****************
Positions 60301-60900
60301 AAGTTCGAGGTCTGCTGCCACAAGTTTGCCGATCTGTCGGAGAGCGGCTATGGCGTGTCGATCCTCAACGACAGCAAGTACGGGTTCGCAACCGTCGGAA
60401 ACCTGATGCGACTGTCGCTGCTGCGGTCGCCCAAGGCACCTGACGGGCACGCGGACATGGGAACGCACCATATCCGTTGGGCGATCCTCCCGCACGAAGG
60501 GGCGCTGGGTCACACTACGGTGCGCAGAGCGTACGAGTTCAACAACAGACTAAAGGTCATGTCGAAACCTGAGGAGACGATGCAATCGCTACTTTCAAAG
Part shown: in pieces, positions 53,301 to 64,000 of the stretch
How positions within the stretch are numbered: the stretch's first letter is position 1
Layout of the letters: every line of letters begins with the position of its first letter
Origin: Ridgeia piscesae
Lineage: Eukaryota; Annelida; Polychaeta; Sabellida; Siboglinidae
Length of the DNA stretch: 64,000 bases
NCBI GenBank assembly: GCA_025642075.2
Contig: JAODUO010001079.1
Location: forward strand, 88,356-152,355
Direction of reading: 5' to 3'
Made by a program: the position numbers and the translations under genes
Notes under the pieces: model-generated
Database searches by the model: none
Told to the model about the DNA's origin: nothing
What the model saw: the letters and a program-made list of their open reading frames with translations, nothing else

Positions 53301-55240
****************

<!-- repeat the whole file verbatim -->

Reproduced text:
Positions 60301-60900
60301 AAGTTCGAGGTCTGCTGCCACAAGTTTGCCGATCTGTCGGAGAGCGGCTATGGCGTGTCGATCCTCAACGACAGCAAGTACGGGTTCGCAACCGTCGGAA
60401 ACCTGATGCGACTGTCGCTGCTGCGGTCGCCCAAGGCACCTGACGGGCACGCGGACATGGGAACGCACCATATCCGTTGGGCGATCCTCCCGCACGAAGG
60501 GGCGCTGGGTCACACTACGGTGCGCAGAGCGTACGAGTTCAACAACAGACTAAAGGTCATGTCGAAACCTGAGGAGACGATGCAATCGCTACTTTCAAAG
Part shown: in pieces, positions 53,301 to 64,000 of the stretch
How positions within the stretch are numbered: the stretch's first letter is position 1
Layout of the letters: every line of letters begins with the position of its first letter
Origin: Ridgeia piscesae
Lineage: Eukaryota; Annelida; Polychaeta; Sabellida; Siboglinidae
Length of the DNA stretch: 64,000 bases
NCBI GenBank assembly: GCA_025642075.2
Contig: JAODUO010001079.1
Location: forward strand, 88,356-152,355
Direction of reading: 5' to 3'
Made by a program: the position numbers and the translations under genes
Notes under the pieces: model-generated
Database searches by the model: none
Told to the model about the DNA's origin: nothing
What the model saw: the letters and a program-made list of their open reading frames with translations, nothing else

Positions 53301-55240